Religious freedom issues sent to Australian Law Reform Commision

Attorney General Christian Porter has formally  announced the issue of how to balance religious freedom and protections from discrimination for LGBTIQ+ students and teachers has been referred to the Australian Law Reform Commission for review.

The government had previously indicated this would be there plan of action when Prime Minister Scott Morrison failed to reach an agreement with the opposition over whether protections should include teachers as well as students.

The review is expected to take up to 12 months to complete. The formal announcement that the issue was being sent for another round of review came as the government wrapped up its response to the Ruddock Review into Religious Freedom.

“In announcing the Government’s response to the Ruddock Review on 13th December 2018, the Prime Minister and I indicated that we would consult with states and territories on the terms of a reference to the ALRC on five of the Ruddock Review’s recommendations (Recommendations 1 and 5-8) and that consultation has now been concluded,” the Attorney-General said in a statement.

“It is essential that Australia’s laws are nationally consistent and effectively protect the rights and freedoms recognised in international agreements, to which Australia is a party. This particularly applies to the right to freedom of religion and the rights of equality and non‑discrimination.”

Speaking to David Speers on Sky News the Attorney General denied the decision to order the review was a way of keeping it off the agenda during the upcoming federal election.

Porter said the review was required to ensure the best possible legislation could be drafted to both protect people’s right to practice religion freely but also protect people from discrimination.

David Speers challenged the claim, asking if the legislation already drafted by the government was inadequate? Christian Porter said the legislation put forward was very reasonable, but had no gained the support of the opposition.

“So take it to the election,” Speers said, “Here’s our plan, vote for us and we’ll get it through the parliament.”

Porter responded saying that was exactly the government’s plan and they were taking their existing legislation to the election.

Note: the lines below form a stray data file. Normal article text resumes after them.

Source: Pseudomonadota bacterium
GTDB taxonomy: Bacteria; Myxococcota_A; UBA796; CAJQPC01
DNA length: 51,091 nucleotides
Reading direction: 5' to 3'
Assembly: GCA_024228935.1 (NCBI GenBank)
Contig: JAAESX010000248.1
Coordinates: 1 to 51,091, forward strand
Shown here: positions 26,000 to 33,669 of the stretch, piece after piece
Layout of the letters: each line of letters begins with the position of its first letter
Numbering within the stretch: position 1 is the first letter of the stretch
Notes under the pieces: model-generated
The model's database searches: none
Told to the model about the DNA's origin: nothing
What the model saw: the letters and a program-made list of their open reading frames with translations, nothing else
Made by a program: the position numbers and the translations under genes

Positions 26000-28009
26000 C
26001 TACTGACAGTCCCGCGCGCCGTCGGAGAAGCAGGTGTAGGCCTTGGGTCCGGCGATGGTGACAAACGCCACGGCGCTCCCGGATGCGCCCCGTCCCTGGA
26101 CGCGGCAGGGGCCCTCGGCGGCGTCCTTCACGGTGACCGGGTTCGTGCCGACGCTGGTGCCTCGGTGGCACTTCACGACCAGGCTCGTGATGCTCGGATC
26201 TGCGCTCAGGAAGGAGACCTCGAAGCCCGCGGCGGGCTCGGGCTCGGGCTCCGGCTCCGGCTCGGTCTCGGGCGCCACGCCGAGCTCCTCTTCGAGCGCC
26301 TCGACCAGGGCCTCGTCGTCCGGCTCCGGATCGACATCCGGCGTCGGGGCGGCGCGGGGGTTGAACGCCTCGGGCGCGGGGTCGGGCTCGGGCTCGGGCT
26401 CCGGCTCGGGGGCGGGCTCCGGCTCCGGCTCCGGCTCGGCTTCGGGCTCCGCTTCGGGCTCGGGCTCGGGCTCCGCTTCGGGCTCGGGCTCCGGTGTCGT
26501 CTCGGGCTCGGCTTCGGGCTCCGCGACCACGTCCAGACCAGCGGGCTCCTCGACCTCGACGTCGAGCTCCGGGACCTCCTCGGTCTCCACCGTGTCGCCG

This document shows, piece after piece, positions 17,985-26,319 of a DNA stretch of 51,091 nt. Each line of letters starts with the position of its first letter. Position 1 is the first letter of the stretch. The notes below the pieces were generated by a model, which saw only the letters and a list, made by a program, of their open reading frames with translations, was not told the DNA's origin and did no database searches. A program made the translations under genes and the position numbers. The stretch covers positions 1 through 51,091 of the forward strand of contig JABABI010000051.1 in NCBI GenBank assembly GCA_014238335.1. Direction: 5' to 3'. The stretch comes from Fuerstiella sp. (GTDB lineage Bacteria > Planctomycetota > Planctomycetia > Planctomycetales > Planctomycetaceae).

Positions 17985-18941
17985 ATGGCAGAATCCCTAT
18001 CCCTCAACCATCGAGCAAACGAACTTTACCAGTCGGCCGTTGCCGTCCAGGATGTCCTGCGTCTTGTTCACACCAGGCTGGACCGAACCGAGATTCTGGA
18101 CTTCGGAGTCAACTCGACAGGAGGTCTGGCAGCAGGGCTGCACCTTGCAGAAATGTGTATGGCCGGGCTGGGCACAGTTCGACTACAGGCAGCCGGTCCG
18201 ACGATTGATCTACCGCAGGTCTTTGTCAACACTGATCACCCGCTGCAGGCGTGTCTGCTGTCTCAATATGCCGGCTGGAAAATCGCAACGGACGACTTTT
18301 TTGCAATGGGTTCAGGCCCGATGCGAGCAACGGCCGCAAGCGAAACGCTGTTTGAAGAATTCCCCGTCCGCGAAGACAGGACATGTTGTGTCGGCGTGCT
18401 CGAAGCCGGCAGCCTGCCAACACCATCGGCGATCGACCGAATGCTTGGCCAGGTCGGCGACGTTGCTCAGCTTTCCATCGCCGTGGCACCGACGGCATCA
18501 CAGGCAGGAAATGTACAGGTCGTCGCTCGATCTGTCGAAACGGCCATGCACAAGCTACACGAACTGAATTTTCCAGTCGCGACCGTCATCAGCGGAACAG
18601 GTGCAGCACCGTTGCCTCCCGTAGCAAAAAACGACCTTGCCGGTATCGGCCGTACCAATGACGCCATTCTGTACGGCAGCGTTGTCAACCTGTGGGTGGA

“Then what’s the point of this inquiry?” Speers asked.

“The Prime Minister offered a conscience vote on both sides of parliament to see if we could get this stuff through, but in the absence of that happening – and we would try again with the original draft if we were re-elected, but in the absence of that happening in December we decided one way to try and offer an alternative process, if that first parliamentary process had reached a loggerhead – which it had – is to have drafting undertaken, and research undertaken, but the Australian Law Reform Commission.” Christian Porter said.

David Speer asked if there was a chance the government could completely disregard the outcome of the process because the findings of the Australian Law Reform Commission were not binding.

“Of course,” Porter answered, before adding, “But governments don’t routinely ignore the recommendations of the Australian Law Reform Commission.”

Speers then went to to question the Attorney General on why earlier today he’d completely dismissed a report from the same commission regarding proposed changes to the Family Law Court.

Porter said the government would consider all the proposals in that report, but they did not support a recommendation that all family law issues should be returned to state jurisdiction. The Attorney General said the government had a good plan on how to reform the Family Court, but it have been knocked back by the Labor party.

OIP Staff

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